Thursday, April 6, 2017

New York State Archives seeks an Archives and Records Management Specialist 2

If you're an archivist or records manager who relishes the thought of working with lots of records creators and appraising a wide array of records, want to work for a large yet dynamic repository, isn't afraid of running into me on fairly regular basis, and would like to live and work in the historic Hudson Valley, the New York State Archives may have a job for you:
The New York State Education Department’s State Archives is seeking candidates to fill an Archives & Records Management Specialist 2 position within the State Archives’ Government Records Services program.  The Government Records Services Program provides archives and records management assistance and support to state agencies and local governments.  Duties of this position include, but are not limited to, the following:
  • Provide advice, assistance and technical support to state agencies and local governments in the management of records and recordkeeping systems;
  • Develop and revise retention schedules for state agencies and local governments;
  • Conduct onsite appraisals of State and local government records to determine archival value and prepare reports of evaluations; and
  • Develop and present both online and onsite workshops on records management to state agencies and local governments.
MINIMUM QUALIFICATIONS: 
Reassignment:  One year of permanent competitive or 55b/c service as an Archives and Records Managements Specialist 2.
Section 52.6 Transfer:  One year of permanent competitive or 55b/c service in a title SG-16 or above deemed eligible to transfer under Section 52.6 of the Civil Service Law.
Provisional Appointment:  Candidates must have either 1) one year of permanent competitive or non-competitive 55b/c service as an Archives and Records Management Specialist 1; OR 2) master's degree in history, government, business or public administration, political science, American studies, library/information science, or archival administration AND two years of professional experience in which the majority of duties involved one or more of the following:
  1. Analyzing or appraising records and information systems to develop recordkeeping and/or records retention plans for an institution, governmental body, or corporation;
  2. Providing education, training, grant-in-aid, or direct technical assistance services in records management and/or archives administration for an institution, governmental body, or corporation;
  3. Developing or implementing guidelines, standards, policies and procedures concerning records   management and/or archives administration for an institution, governmental body, or corporation;
  4. Evaluating available information technology to support recordkeeping needs and requirements of an institution, governmental body, or corporation;
  5. Acquiring, controlling, preserving, making available, or promoting use of archival records, whether in electronic, paper, or other form for an institution, governmental body, or corporation.
PREFERRED QUALIFICATIONS: Special consideration will be given to candidates who possess the following qualifications:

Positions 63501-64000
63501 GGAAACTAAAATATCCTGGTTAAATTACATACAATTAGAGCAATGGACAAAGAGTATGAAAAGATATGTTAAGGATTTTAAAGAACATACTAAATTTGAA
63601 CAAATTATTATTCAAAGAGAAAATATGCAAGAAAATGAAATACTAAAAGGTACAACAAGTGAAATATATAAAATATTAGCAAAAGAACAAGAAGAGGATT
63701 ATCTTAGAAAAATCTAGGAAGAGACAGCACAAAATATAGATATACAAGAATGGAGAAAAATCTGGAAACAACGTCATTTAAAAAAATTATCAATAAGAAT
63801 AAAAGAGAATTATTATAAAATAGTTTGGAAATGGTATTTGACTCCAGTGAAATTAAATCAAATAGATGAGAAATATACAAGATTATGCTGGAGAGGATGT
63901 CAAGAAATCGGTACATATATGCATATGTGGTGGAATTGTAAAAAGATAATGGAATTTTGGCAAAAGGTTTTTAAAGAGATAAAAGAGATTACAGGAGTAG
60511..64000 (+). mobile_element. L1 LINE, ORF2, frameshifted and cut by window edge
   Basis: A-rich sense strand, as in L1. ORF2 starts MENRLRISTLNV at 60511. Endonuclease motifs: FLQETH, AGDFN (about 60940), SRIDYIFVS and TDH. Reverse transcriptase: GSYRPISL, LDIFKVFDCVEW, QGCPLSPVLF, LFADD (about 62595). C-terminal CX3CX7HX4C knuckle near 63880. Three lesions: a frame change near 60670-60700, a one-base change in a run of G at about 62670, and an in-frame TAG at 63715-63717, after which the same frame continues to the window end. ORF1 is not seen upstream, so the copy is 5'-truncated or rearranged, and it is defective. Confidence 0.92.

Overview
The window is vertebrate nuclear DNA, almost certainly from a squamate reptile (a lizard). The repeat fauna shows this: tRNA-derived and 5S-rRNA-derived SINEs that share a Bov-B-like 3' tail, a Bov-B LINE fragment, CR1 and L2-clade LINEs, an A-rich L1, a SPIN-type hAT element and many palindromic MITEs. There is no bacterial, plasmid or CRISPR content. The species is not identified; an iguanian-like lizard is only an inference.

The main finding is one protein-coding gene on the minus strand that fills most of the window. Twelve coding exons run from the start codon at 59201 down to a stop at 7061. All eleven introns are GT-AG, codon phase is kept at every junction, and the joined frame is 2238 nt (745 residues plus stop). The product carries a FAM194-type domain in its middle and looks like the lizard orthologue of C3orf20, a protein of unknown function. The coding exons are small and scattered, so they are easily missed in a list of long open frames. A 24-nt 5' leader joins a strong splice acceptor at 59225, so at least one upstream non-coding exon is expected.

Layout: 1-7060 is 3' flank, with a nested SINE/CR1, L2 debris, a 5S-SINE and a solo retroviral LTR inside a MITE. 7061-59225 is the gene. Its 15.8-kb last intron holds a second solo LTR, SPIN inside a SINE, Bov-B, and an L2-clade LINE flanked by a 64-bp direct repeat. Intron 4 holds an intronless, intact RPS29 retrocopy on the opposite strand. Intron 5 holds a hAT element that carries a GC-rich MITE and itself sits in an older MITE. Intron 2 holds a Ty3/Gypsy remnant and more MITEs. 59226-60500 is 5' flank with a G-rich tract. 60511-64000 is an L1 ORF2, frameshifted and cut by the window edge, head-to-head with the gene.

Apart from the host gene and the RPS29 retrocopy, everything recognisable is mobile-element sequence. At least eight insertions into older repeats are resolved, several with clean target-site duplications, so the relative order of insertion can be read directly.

• Demonstration of experience with core archival and records management practices including scheduling/appraisal, archival description and preservation, digital preservation and electronic records, and references services to a wide range of users including state and local government agencies, academics, educators, genealogists, local historians, and the general public. 
  • Experience with records management methods and techniques, especially in a government setting.
The starting salary for this position is $54,406 and, at least according to the current salary schedule, the salary will gradually increase to $69,182 based on annual performance advances. These figures are established by a collective bargaining agreement and are non-negotiable; they may also change slightly as a result of future contract negotiations. In addition, the State of New York offers a comprehensive array of retirement, health, and other benefits.

The deadline for applying for this position is 12 April 2017. For more information and application instructions, consult the job posting

Thursday, January 5, 2017

California State Archives is hiring a Deputy State Archivist

If you're a seasoned archivist or records manager who relishes the thought of putting your supervisory and administrative experience to good use, has at least some electronic records experience, lives or would like to live in northern California, and want to work with some great people, you may be the Golden State's next Deputy State Archivist. Details:
Department Information
The Secretary of State is seeking a full-time, permanent Staff Services Manager II [Deputy State Archivist]. Under the general direction of the Chief, Archives Division, the incumbent supervises and evaluates program activities of a staff of professional archivists, records management analysts, as well as records management staff, administrative staff, technicians, and support staff; assist in the formulation, implementation, and administration of archival and records management programs and planning; assists the Division Chief in the formulation of policy and procedures; oversees public relations and community programs; attends conferences, meetings and hearings; and work with the Division Chief to implement the mission of the Division. The position is located in downtown Sacramento, near Light Rail, K Street Mall, and other amenities.